When you hear these four magic words, think; am I about to be emotionally manipulated here? Is someone perhaps going to use my visceral reaction to these terms to push something past me that I would never usually consider? Because probably, yes.
This is the good old standby for the US government. Justification for a war and astounding disregard for human rights in Colombia, the invasion of Panama and removal of their own ex-CIA, ex-puppet leader, and now apparently, there is an insurgency in Mexico and Central America* to be dealt with. Besides the wars, there is regular interference in the domestic policies of foreign governments , environmental terrorism, and of course, a huge amount of money that goes to the MIC. All of this to save the US from drugs, because drugs may kill some people, if they choose to use them? No, of course not. That would be silly. We all know the US government and military have no problem with drug dealers.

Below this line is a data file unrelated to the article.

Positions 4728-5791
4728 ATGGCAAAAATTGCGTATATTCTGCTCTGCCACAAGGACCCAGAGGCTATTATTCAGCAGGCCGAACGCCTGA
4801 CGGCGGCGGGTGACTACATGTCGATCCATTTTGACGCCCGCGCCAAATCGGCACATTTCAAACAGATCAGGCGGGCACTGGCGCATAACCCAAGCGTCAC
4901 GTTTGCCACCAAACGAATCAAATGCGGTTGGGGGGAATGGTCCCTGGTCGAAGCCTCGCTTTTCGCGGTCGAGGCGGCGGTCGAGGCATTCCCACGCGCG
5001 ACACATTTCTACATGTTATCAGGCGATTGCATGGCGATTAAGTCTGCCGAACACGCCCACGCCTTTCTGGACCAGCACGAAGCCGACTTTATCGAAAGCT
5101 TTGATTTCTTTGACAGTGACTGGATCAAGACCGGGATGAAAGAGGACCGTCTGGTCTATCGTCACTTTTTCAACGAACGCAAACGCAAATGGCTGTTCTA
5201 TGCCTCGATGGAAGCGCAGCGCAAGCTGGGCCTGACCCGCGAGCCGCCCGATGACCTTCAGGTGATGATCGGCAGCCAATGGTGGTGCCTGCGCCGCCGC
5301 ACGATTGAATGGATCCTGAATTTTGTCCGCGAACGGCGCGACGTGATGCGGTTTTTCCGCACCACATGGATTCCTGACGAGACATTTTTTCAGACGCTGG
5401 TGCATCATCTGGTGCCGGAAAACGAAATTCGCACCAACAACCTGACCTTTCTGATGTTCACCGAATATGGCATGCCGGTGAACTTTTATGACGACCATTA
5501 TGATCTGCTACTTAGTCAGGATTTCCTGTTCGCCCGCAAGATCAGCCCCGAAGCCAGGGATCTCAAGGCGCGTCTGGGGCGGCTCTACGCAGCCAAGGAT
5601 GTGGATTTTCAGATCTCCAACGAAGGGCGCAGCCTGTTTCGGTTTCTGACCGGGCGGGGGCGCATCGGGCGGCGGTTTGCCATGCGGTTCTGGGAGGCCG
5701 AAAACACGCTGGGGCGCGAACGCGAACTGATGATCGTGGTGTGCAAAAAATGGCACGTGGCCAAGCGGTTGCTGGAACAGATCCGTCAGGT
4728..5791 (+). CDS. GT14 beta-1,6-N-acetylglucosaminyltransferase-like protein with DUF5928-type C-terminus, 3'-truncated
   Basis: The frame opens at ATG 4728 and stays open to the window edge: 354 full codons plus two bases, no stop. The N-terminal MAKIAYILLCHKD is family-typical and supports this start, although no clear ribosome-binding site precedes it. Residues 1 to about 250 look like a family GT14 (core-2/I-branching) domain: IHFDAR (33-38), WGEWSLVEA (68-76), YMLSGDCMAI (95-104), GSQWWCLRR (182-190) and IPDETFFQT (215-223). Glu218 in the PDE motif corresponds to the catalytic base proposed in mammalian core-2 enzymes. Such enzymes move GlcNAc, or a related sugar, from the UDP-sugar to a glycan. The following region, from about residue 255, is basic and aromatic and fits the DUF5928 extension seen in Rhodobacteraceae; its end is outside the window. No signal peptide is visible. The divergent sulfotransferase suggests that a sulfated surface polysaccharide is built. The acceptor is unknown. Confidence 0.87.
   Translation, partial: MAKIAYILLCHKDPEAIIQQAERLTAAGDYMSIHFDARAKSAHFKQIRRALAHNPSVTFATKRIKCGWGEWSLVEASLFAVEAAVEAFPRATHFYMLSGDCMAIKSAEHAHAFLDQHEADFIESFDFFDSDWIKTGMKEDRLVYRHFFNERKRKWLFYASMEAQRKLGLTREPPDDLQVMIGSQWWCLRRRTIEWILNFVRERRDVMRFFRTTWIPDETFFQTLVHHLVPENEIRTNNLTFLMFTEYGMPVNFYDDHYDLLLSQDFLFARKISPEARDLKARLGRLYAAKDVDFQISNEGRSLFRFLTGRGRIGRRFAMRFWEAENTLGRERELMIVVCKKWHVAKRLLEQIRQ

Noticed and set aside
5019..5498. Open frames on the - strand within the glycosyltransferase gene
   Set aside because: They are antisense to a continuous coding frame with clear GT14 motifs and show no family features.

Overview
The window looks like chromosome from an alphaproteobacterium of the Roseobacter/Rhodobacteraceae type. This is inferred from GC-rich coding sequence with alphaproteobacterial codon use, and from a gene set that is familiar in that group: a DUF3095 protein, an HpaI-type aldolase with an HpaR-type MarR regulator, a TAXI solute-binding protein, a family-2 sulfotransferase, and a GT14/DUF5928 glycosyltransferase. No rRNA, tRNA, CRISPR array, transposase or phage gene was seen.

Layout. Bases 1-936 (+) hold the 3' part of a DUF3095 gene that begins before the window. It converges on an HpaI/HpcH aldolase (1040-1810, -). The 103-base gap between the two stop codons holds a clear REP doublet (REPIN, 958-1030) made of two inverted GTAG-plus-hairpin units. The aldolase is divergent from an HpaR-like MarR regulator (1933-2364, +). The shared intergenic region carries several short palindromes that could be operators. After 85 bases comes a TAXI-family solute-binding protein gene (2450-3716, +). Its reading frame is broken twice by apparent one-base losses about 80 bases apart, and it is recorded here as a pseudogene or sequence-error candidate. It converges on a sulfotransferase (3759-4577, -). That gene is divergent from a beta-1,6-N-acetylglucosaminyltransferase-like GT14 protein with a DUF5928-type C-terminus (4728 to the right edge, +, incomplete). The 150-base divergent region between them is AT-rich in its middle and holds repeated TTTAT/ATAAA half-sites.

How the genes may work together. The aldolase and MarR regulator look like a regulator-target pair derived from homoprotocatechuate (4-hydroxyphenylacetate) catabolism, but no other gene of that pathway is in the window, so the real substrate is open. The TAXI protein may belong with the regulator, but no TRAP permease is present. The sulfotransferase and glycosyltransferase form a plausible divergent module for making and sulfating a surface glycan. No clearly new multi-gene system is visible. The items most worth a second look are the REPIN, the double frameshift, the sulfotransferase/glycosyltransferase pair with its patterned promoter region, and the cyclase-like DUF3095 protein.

What would the US really do, if it wanted to stop the flow of drugs in their country? Well, first, far more regulation of the pharmaceutical industry and medical community, then regulate the fast food industry to stop them from lacing the food with additives and sugars … oh, sorry, you mean illegal drugs? Well, first, let’s study why exactly people are becoming addicted to illegal drugs (see previous sentence). Then legalize the drugs so they can be properly regulated and the people addicted to them can receive counselling and recovery help. Far cheaper and easier than maintaining huge military systems to kill millions of people … to stop drug trafficking … which might otherwise kill somebody.